The Animal You See First Reveals Your Personality Traits

This image is actually made of several pictures. Taking a few moments to look at it closely can reveal a lot about your personality traits and the way you think. Study the image before moving on (no sneaking a peek at the answers) to learn more about how what you see relates to the way your brain works.

Some items to take note of:

• Which animal or animals did you find fastest?
• How quickly were you able to identify other animals?
• How many and which animals did you find?


The animals you found first offer insight into your personality traits. People have long thought that animal choices say a lot about your personality, but new scientific studies show there are differences in the personalities of people that prefer different animals. Which animal or animals your eyes were drawn to fastest in the image can reveal details about your personality.

The Bird – If the first image you saw was the bird, you tend to have a more outgoing and expressive personality.

The Crab – If you saw the crab first, you tend to be happier and have a better sense of humor.

The Bird & The Crab – People who saw both images at the same time or very close together tend to be more sensitive and emotional.

The Horse – This image usually jumps right out at people who are more independent and free-spirited.

The Dolphin – If the dolphin was your first image, it means you are a more creative and artistic person.

The Ducklings – This image can actually be difficult for many to find. Seeing it first means you are detailed, quieter, and more focused.

The Bear – Seeing this growling beast means you are a natural-born leader with a strong personality.

The Puppy – If the puppy was the first animal you saw, it means you are kind and nurturing.

This works to identify your dominant personality traits because your subconscious mind plays a role in determining which animal you see first. This is an example of convergent thinking. Psychology Today defines convergent thinking as the ability for your brain to naturally limit the choices it can think of. Convergent thinking relies on instinct and preferences, making the first item you see the one that feels most natural to you. It reflects your inner beliefs and desires.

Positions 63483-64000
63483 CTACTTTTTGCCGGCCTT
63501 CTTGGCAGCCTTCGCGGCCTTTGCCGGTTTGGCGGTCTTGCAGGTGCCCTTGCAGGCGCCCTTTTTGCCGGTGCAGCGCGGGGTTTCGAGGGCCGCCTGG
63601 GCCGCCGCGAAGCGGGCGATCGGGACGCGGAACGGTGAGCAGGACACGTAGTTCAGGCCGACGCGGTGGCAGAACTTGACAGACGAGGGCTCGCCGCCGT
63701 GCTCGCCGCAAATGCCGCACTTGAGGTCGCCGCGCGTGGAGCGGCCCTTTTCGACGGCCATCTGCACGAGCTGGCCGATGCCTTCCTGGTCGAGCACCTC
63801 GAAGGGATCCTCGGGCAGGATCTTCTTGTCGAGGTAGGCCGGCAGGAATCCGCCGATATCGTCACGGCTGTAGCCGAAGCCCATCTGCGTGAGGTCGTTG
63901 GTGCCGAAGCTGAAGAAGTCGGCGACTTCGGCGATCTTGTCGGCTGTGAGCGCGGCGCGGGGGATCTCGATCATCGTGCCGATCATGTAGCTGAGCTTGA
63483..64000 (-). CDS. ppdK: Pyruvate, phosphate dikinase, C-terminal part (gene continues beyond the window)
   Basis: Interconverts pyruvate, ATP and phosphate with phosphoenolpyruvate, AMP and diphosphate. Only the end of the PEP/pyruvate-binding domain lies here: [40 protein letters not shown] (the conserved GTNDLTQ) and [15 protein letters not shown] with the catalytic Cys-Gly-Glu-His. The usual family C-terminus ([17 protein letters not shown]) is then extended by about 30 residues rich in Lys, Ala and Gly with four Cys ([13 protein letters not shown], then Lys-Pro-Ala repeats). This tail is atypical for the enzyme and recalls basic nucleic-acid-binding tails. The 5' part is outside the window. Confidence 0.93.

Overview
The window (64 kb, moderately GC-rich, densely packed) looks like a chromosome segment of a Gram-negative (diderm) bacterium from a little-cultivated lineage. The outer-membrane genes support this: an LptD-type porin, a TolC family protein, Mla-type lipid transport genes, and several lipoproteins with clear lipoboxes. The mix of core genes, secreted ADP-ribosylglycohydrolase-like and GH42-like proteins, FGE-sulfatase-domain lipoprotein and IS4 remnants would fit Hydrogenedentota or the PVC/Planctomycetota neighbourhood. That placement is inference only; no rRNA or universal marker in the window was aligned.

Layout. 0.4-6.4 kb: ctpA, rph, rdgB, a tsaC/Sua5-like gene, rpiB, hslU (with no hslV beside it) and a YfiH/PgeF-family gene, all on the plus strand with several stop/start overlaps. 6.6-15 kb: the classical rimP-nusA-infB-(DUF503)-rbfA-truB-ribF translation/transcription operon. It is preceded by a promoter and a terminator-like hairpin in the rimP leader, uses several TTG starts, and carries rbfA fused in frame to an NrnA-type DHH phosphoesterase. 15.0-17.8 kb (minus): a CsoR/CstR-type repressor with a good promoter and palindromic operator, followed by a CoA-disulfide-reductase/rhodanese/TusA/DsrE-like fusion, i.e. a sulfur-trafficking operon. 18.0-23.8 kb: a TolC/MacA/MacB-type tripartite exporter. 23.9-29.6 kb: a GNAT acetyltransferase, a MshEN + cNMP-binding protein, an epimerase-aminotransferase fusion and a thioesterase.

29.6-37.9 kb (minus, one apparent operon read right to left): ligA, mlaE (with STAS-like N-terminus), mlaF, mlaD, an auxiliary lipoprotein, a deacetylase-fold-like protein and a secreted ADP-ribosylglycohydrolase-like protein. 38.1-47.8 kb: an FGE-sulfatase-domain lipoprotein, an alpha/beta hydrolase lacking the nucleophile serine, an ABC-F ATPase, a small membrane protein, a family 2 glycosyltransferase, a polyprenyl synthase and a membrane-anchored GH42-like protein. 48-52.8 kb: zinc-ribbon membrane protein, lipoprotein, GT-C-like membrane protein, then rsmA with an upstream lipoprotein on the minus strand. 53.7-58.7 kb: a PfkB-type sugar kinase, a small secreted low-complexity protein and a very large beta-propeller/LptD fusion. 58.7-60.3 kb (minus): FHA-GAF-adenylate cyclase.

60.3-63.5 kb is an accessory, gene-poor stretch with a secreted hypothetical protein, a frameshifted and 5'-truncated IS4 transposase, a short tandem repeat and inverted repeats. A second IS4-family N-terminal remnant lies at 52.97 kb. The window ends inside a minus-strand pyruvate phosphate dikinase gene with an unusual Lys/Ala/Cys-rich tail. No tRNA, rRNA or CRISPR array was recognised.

Thinking Styles

This exercise can also uncover more about the way you think. In his book “Thinking Styles” psychologist and college professor Robert Sternberg talked about the fact that people think differently and that it affects how they learn, work, and interact with others. How quickly you identified other animals and whether you were able to see all of them can help identify your thinking style and mental agility. While the traits of the animals you saw first related to your characteristics, the way you focus on the images is related to how you think.

• Finding the bird and the crab requires focusing on contrast. If you were able to find both of them quickly, your brain processes information very quickly, and it is easier for you to spot connections and patterns.

• Seeing the horse was more difficult. Finding it at all shows an ability to stick with it and look deeper. Those that spotted it easily are intuitive, deep thinkers.

• Finding the dolphin’s image requires a different type of thinking altogether. To see it you almost have to relax your eyes. This indicates the creative, expressive thinking often attributed to the right-brain.

• Seeing the bear requires a thinker with the ability to look at the big picture and not be caught up with other details.

Quiz: Are You Intelligent Enough To Create A Square By Moving ONLY 1 Matchstick?

So what does it mean if you were able to find all seven animals? The more animals you found, the greater your ability to think divergently instead of convergently. That sounds complicated, but divergent thinking is just the process of finding more options. If you found four or more animals in the image, you’re already well on your way to becoming a divergent thinker. Studies show that divergent, creative thinking offers many benefits. Divergent thinkers learn more easily and solve problems more creatively.